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Picture of AuthorTom Koontz

Hoosier Connection: Tom Koontz was born in Fort Wayne and got his masters and doctorate from IU Bloomington. He wrote several poems inspired by Indiana nature.

Works Discussed: Charms, In Such a Light, To Begin With. . .

Tom Koontz was born in Ft.Wayne, Indiana in 1939. He grew up on the outskirts of Ft. Wayne and spent his boyhood in a large wood with a creek from which he says it was actually not dangerous to drink. He attended Miami of Ohio as an undergraduate and received his masters and doctorate in English and Contemporary Literature from IU Bloomington. He went on to teach at George Washington University, but eventually found himself at Ball State University in 1967. At BSU, he taught creative writing and American Literature. Mr.Koontz is a co-founder of Barnwood Press, a not-for profit publishing company.

Koontz said “In creating poems, my imagination is strongly influenced by birds, trees, water, light; my thinking by Taoism, Zen animism, existentialism; my emotions by love and loss, and my artistic technique by music.” He has four published chapbooks, including Charms, To Begin With. . ., In Such a Light, and most recently, Rice Paper Sky. He also has many other individually published poems, as well as many published in periodicals.

Many of Koontz’s poems pertain to nature, as it is one of his main influences. The poem In Such a Light discusses the experiences of a dreaming boy, and the challenges of a grown man. The beginning of the poem sets a surreal scene.

The boast if sunlight, dancing in the watery diamonds
the moon left strung around the barn and up
the wagon road, flashed me a dare to take the poet
at his word, and I remembered how a boy crowed
from the highest branches of the tallest oak
in Indiana, once upon a time, then rocked the limb
in wildly supple arc and laughed at double-daring
friends left stranded in the shade below. His eyes
blazed wild as any summer day. (12)

In his 1983 collection Charms, the poems are more condensed, most consisting of four to six lines. He addresses air pollution in the poem Against Smog:

No sir No sir
It ain’t from me
These fumes are rising
Ain’t from me
These fumes are rising
No sir

One poem stands out from the rest, because of its light nature, and direct references to plant-life. To Grow Old Gracefully has a peaceful tone, and compares growing older to the changes trees and flowers go through in autumn.

Autumn does get mighty breezy.
Oak tree swaying nice and easy.

Flower tops all turning brown.
Petal wisdom. Seeds of calm.

Another collection by Tom is entitled To begin with.... This collection is more sentimental than Charms, and the tone is more nostalgic. The title poem To begin with. . . discusses death from a contented and reprieved perspective. It was most likely influenced by magical realism. Koontz said, “Magical realism uses dreamlike imagery side by side with realism to provide a literary imagination of life that explores and reveals the nature of the consciously experienced world.” The nature references in To begin with. . . are imaginative and force the reader to take a journey along with the words.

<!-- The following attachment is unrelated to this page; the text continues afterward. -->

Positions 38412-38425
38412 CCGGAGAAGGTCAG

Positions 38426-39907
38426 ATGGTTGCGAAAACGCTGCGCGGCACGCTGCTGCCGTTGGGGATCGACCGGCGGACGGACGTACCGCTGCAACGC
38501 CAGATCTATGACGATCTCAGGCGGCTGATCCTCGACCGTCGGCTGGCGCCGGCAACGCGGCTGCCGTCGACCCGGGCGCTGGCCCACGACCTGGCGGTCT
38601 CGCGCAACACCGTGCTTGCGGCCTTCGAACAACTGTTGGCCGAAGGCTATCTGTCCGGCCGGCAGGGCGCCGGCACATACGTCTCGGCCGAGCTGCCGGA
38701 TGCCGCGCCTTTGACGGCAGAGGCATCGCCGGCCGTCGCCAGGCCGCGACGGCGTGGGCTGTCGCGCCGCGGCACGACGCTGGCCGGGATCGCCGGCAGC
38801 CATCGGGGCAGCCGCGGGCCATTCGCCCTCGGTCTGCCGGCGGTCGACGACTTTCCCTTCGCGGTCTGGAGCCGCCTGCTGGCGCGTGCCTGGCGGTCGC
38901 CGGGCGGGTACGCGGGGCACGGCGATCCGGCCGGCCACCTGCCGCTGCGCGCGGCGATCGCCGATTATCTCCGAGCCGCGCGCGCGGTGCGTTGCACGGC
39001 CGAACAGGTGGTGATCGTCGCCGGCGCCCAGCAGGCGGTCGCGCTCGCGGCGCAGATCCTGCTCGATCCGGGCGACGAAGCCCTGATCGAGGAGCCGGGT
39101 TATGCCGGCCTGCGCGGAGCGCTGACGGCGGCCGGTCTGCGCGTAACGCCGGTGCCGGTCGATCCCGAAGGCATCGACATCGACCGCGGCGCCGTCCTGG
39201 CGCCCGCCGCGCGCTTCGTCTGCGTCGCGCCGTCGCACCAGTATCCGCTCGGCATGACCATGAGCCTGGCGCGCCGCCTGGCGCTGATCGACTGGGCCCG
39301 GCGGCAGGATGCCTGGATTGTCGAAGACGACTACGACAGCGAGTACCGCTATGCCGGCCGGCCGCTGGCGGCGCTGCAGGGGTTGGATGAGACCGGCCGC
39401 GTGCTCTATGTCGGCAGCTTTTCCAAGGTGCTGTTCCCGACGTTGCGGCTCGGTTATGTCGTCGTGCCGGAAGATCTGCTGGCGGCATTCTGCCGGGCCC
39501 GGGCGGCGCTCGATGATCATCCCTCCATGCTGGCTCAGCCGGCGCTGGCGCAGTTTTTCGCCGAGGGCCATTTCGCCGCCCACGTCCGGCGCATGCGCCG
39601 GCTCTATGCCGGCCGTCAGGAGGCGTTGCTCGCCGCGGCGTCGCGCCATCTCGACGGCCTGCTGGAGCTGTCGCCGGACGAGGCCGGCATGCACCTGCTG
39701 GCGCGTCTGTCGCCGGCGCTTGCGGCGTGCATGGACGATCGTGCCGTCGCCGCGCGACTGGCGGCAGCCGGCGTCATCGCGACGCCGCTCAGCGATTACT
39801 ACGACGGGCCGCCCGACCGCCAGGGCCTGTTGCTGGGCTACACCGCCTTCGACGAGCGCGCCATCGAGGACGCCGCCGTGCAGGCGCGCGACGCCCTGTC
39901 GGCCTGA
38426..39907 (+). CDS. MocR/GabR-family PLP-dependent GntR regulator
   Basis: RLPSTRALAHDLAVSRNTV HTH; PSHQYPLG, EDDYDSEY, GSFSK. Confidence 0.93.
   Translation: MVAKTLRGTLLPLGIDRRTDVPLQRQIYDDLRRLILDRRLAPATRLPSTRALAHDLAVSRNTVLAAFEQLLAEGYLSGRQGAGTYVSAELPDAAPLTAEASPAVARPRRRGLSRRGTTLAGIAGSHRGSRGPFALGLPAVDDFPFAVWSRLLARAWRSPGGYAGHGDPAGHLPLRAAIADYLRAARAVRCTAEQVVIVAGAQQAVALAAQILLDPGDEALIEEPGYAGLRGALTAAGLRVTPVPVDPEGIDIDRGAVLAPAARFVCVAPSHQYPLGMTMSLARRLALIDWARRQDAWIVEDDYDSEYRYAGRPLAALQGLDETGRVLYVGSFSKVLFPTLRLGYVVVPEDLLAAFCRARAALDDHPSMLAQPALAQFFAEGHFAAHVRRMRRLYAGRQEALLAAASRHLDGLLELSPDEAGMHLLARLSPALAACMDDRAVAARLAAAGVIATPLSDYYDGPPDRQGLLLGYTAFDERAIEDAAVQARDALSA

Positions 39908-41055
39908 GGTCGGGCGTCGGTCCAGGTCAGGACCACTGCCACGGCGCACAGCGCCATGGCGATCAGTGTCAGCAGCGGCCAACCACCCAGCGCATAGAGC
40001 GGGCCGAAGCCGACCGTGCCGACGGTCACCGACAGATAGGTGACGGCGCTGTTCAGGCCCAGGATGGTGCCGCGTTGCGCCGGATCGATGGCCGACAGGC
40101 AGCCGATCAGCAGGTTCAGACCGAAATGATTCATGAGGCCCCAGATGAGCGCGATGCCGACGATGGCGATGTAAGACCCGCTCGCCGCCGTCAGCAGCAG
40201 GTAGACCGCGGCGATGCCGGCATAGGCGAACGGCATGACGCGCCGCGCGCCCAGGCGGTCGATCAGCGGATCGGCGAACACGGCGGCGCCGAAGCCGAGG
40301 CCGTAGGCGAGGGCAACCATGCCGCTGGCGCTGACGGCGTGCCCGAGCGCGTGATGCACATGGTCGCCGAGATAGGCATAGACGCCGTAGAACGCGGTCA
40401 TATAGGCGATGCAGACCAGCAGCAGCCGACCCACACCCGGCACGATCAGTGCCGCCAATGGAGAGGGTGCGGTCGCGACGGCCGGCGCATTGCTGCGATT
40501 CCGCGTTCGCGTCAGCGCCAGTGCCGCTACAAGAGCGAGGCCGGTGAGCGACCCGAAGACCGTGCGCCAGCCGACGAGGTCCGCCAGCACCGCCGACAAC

To begin with my death . . . the river rain-rushing, irrevocable. . .
carp swimming in the corn rows, wriggling in the freshets across
the road. . .I pull my feet from the suction of the muddy bank. . .
perhaps I’ll float, like a watermined sycamore, down the center
of the flood. . .limbs out, like the six dancing necks of a
dragon, seductive six arms of a dancer. . .maybe I’ll slide dpwn
below. . .cup earfuls of silent descent from the midland. . .cool
and then hot and then colder. . .forgetting, remembering, and
forgetting again. . .stone tumbling over and over. . .feeling how
strange is such a motion, such lightness, such grace. . .praising
the waters. . .knowing that this is no deam. . .transported by
hands of a week’s rain. . .rounding smoothly. . .dissolving. . .
enriching the river. . .soaking into the bank. . .gliding upward
to moisten the air (6)

Koontz appreciates what Indiana’s nature has to offer, and which is made clear in his various works. He has a devoted following of students that appreciate not only his teaching style, but also his vivid, inspired, and artistic poetry. He retired from the Ball State University English Department in 2005. According to Koontz, "For humans, things of the natural world are major sources of wonder, delight, and as Thoreau pointed out 'respect for life.' Seeing less and less respect for our land, I infer less and less respect for life, human and other."



Koontz, Tom. Charms. Muncie, In. Barnwood Press, 1983.

---. In Such a Light. Muncie, In. Mississinewa Press, 1997. White River Prize, 1995.

---. Letter to the Author. 16 August 2005

---. Personal Interview. 15 August 2005

---. To begin with. Muncie, In. Barnwood, Press, 1983.


Thomas W. Koontz. 09 Dec 2005. English Dept., Ball State U. 2004<http://www.bsu.edu/english/faculty/koontz.htm>


Links: Tom Koontz Home Page,

Barnwood Press